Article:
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57                            POLITICAL SCIENCE.
forms ; others act indirectly.    We will consider the former
which are fewer n number, first, and then pass over to the
We mention first, example, as propagated from place to
place. To this cause the Greek states, so many in so small
an area, were extensively subject. We cannot account for
the frequent tyrannies following one another in the age of the
earlier tyrannis, nor for the democratic revolutions after-
wards, by the existence of a common moving sentiment and
a similar condition alone. The news of revolution, as it
spread over Greece, added fuel to a fire all ready to burst
out; and so, oa the other hand, the news of their unfortunate
issue in particular cases may have damped the ardor of a city '
ready to change its polity. So, also, it is likely that the vari-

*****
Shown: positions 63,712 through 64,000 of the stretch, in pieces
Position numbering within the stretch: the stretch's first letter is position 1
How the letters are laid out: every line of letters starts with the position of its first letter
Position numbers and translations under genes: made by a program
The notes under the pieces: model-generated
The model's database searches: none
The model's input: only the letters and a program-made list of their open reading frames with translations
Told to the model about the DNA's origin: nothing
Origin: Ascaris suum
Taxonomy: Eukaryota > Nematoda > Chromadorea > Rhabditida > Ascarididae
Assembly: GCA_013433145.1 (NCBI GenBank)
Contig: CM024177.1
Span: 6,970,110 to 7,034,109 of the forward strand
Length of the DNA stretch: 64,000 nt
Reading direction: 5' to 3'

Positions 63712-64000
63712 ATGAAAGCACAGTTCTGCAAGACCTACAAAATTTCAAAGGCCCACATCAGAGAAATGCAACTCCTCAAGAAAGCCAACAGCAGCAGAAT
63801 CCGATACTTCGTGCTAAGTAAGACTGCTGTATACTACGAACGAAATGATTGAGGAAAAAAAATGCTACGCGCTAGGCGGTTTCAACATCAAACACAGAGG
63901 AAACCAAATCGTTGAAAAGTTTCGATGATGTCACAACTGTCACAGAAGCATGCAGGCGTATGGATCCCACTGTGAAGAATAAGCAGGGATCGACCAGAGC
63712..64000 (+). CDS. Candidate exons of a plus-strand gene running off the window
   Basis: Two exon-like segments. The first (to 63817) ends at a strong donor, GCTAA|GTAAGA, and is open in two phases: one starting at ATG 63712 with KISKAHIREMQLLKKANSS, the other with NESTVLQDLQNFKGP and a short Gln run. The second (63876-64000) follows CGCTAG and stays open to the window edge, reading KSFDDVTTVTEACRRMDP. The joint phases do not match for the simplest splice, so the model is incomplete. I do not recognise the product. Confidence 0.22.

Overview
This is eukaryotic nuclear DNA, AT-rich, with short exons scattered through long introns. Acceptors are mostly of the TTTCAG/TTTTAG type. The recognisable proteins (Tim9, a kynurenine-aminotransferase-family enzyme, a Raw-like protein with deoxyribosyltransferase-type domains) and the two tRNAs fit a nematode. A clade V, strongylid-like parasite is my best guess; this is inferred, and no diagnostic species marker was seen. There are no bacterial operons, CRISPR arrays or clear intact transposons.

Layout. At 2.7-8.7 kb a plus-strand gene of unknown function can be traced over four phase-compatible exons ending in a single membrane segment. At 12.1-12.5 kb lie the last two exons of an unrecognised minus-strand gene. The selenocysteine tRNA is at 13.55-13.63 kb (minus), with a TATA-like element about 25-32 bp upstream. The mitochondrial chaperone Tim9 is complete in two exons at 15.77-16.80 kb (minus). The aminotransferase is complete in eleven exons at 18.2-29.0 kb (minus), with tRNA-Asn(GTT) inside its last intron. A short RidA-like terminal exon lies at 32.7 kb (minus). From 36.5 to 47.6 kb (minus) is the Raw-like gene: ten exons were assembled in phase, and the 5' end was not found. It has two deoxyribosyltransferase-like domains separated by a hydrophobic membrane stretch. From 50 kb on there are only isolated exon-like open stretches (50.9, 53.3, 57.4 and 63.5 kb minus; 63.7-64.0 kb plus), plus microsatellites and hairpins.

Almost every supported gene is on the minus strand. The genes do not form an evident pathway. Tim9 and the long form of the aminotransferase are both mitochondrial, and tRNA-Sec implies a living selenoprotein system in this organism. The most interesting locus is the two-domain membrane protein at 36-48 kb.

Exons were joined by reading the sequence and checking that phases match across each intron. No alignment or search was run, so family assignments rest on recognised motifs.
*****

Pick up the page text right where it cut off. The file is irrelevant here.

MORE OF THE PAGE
ous city institutions of the middle ages did not begin without
some knowledge of movements elsewhere, in the same direc-
tion. In modern times the example of England, its govern-
ment securing liberty and order, created, in a sense, the
" spirit of the laws,'* and preached constitutional government
all over Europe. Nor has the revolution of 1776, in this
country, been without a vast influence by way of example
over Spanish America, in Switzerland, and in France.
Still more potent are new political and politico-moral prin-
ciples. Few will deny that the modern doctrines of personal
rights, and of a people's self-governing right, whether in their
milder Anglican or more revolutionary French form, have had
a vast influence in aiding all other concurrent causes, such as
the feeling of being oppressed, discontent with the existing
government, and the struggles of orders. And although in
themselves they may be dead, being alone, yet when thus
employed as allies, they may remove scruples from the con-
sciences of many, and intensify the sense of wrong.
This doctrine of human rights and of human equality has
reached its greatest height of power in defending and redeem-
ing the colored race from slavery. Scarcely ever has an en-
slaved race been led to attempt its own liberation by the
mere feeling of being held in unjust bondage ; nearly all the